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Reviews > Stuff Sacks > Compression Sacks > Sea to Summit Ultra-Sil Comp Sack > Owner Review by alex legg

Sea to Summit Ultra Sil Compression Sack
Owner Review by Alex Legg
April 2, 2012

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Reviewer Information:

Name:  Alex Legg
Age:  30
Gender:  Male
Height:  6'4" (1.9 m)
Weight:  195 lb (88 kg)
Email address:  alexlegg2 AT yahoo DOT com
City, State, Country:  Tucson, Arizona, USA

I grew up backpacking in the Rockies.  I hike ranges near Tucson, Arizona during winter, Colorado during summer.  I carry a light pack, mostly water.  I make shelter with a tarp whenever possible to reduce my pack weight from my two person tent.   I enjoy day hikes, but I am known to spend as many as 5 days out.  Temperatures range from to extreme winter to 100 F (38 C) , and elevations from 2000 ft (600 m) to 14,000 ft (4,300 m).  I bag a peak almost every weekend, and walk my dogs daily through deep sand and overgrown mesquite trees in our local washes.

Product Info and Specs:

Manufacturer: Sea to Summit
Year of Manufacture: 2012
Listed Weight: 3.3 oz (94 g)
Measured Weight: 3.3 oz (94 g)
Listed Volume: 20 L to 6.5 L (1,220 cu in to 397 cu in)
Materials: 30D Diamond Ripstop Siliconized CORDURA
Size: Large 9 in x 20 in, 3.3 oz, 20 L to 6.5 L (23 cm x 51 cm, 94 g, 1,220 cu in to 397 cu in)
Colors: Not listed
MSRP: Not listed

Product Description:

The Sea to Summit Ultra Sil Compression Sack is a lightweight and water resistant compression sack that makes some of my large items get much smaller.  The 30D diamond ripstop siliconized CORDURA material is very thin and surprisingly strong.  There is a slick finish on the material that helps the sack to slide past other objects in my back pack.  The sack I have is a dark green color with thick black seams.   The Sea to Summit logo is printed on a tag and sewn into one of the seams on the main body of the sack.

There are four compression straps attached to the Flip-Top-Lid.  They are about .75 in thick by 16.5 in (2 cm by 42 cm) long.  There are bar tack reinforced stress points for added strength.  Sea to Summit claims that the design of the Flip-Top-Lid will prevent the straps from tangling.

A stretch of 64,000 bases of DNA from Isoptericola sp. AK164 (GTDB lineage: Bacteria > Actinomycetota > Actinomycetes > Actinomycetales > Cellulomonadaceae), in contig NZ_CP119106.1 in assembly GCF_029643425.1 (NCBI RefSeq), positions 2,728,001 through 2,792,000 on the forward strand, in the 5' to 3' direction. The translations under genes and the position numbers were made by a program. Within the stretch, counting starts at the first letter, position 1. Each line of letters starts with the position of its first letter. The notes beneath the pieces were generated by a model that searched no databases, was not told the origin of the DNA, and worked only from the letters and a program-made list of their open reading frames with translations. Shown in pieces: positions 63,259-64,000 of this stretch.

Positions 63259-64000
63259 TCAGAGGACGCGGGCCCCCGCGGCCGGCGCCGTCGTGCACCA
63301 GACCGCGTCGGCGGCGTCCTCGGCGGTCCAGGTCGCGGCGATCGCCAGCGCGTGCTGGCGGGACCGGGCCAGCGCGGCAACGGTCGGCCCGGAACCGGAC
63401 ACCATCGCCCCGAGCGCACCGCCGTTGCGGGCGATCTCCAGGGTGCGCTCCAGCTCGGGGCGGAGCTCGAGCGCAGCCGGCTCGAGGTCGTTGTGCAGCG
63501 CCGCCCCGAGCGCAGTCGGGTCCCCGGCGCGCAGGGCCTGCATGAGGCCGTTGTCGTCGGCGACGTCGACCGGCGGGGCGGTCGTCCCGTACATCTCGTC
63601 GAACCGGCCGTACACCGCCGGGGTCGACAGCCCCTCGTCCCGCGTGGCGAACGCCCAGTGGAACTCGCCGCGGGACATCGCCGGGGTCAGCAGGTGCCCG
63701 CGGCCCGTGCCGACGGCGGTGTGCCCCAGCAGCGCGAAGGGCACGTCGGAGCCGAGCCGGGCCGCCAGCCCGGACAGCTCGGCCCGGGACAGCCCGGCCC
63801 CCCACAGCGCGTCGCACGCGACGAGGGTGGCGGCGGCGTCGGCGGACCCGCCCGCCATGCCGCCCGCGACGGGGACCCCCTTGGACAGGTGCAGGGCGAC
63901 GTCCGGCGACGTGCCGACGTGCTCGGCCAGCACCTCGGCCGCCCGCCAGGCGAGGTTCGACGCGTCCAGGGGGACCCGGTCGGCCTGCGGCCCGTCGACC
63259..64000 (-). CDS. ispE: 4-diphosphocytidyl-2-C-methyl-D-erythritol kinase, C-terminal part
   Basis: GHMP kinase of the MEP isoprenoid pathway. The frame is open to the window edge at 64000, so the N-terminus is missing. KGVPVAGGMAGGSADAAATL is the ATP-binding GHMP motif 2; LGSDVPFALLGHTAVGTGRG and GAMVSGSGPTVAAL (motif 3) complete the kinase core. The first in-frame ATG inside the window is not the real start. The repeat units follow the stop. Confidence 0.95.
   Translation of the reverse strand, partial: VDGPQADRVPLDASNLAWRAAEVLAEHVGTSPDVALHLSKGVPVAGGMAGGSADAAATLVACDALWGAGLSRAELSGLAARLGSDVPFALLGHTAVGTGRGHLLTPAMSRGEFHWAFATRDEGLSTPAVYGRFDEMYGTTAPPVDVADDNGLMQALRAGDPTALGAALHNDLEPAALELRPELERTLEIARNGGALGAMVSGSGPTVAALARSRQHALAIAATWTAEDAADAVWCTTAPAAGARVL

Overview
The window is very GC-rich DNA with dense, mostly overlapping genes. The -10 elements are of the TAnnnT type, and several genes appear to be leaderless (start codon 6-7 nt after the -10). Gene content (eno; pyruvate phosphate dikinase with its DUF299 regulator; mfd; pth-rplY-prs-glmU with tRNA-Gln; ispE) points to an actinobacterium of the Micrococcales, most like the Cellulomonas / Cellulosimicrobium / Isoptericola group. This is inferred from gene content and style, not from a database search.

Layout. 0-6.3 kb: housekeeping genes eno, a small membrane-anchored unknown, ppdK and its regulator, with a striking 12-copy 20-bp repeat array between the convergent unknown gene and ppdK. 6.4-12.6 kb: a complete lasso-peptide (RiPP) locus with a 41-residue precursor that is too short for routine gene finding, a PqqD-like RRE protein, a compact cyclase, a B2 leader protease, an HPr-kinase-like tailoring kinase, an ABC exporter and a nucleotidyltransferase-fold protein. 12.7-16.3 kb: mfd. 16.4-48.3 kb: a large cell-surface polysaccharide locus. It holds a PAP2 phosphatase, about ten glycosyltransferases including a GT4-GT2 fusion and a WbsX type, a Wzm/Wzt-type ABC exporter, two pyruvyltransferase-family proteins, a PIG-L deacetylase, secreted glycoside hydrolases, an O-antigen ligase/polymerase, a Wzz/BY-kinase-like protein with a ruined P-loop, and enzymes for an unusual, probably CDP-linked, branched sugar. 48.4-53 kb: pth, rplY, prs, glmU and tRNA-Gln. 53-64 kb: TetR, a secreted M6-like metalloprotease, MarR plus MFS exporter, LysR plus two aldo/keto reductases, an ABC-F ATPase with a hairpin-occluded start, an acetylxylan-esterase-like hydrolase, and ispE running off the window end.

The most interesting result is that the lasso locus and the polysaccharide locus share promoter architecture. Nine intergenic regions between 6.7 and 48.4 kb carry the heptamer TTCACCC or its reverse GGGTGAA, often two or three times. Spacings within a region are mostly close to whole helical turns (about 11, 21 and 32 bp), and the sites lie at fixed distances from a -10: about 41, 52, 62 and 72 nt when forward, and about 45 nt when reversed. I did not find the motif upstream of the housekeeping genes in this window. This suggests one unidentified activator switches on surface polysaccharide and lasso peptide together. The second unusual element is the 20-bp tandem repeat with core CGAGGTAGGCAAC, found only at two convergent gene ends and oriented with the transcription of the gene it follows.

The bottom of the sack has a black handle that assists me with pulling the sack from my backpack.  There is a tag saying CORDURA Fabric attached to the handle.

Field Conditions:

I went to the Rincon range in Saguaro National Park for a 3 day 2 night trip with one base camp.  It got down to 32 F (0 C) at camp in the early morning while making breakfast at 8,000 ft (2,438 m). 

I carried the sack on a 2 day 1 night, 20 mile (32 km) trip in the Sabino Canyon Recreation Area.  I began at an elevation of 2,600 ft (792 m), and climbed as high as 7,900 ft (2,408 m) on the top of Cathedral Rock.  The temperature ranged widely from the mid 30s F (0 C) before the sun came up, to the upper 70s F (20s C) in the middle of the afternoon.

The sack also came along on a 3 day 2 night trip along a portion of the Arizona Trail from the Mexican border to the town of Patagonia.  I started at around 5,600 ft (1,707 m) and got as high as about 8,400 ft (2,560 m).  The temperature ranged from 40 F (4 C) before the sun came up in the mornings, to around 75 F (24 C) by mid day.


This has so far been a very useful piece of gear.  I am compressing a 20 F (-7 C) sinthetic-fill mummy bag.  The bag is approximately 80 in (203 cm) long and the compression sack can transform it into cute little packable size.  I like the slippery fabric as it really does make it easy to stuff the sack into tight spaces. The water resistant feature was unintentionally tested when my hydration bladder opened up inside my pack and to my surprise, my sleeping bag was still completely dry while my pack was soaked and had to be laid out in the sun to dry.  Luckily I was still at home and I didn't find myself with no water deep in the Arizona backcountry.

The compression straps are deceptively strong considering their skinny size and they are easy to grab and cinch down on.  They look like something that I could tear apart trying to use, but it hasn't happened yet.  I did manage to tangle one of them pretty bad resulting in a tiny fray spot that I hope will not get worse with time.  I also neglected to loosen the rear straps completely before stuffing my sleeping bag in and I tore about 1 in (3 cm) of the seam that connects the Flip-Top-Lid to the main body of the sack.  The tear did not affect performance as it was isolated on an exterior seam.  I honestly think that if the entire seam came apart the sack would still be just as functional as before.

So far the sack has held up to being tossed around the campsite and shoved into my pack numerous times and it still looks shiny and brand new.  I have not ripped the CORDURA material despite the rough terrain I have thrown the sack against.


The Sea to Summit Ultra Sil Compression Sack is a functional product that adds minimal weight to my pack.  It does its job of minimizing the size of my mummy bag for easy packing and that makes me happy.  I will continue to use it on many backpacking trips in the future.

Things I like:

1.  Lightweight
2.  Slippery surface
3.  Water resistant

Things I don't like:

1.  Compression straps can tangle and get damaged.


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Reviews > Stuff Sacks > Compression Sacks > Sea to Summit Ultra-Sil Comp Sack > Owner Review by alex legg

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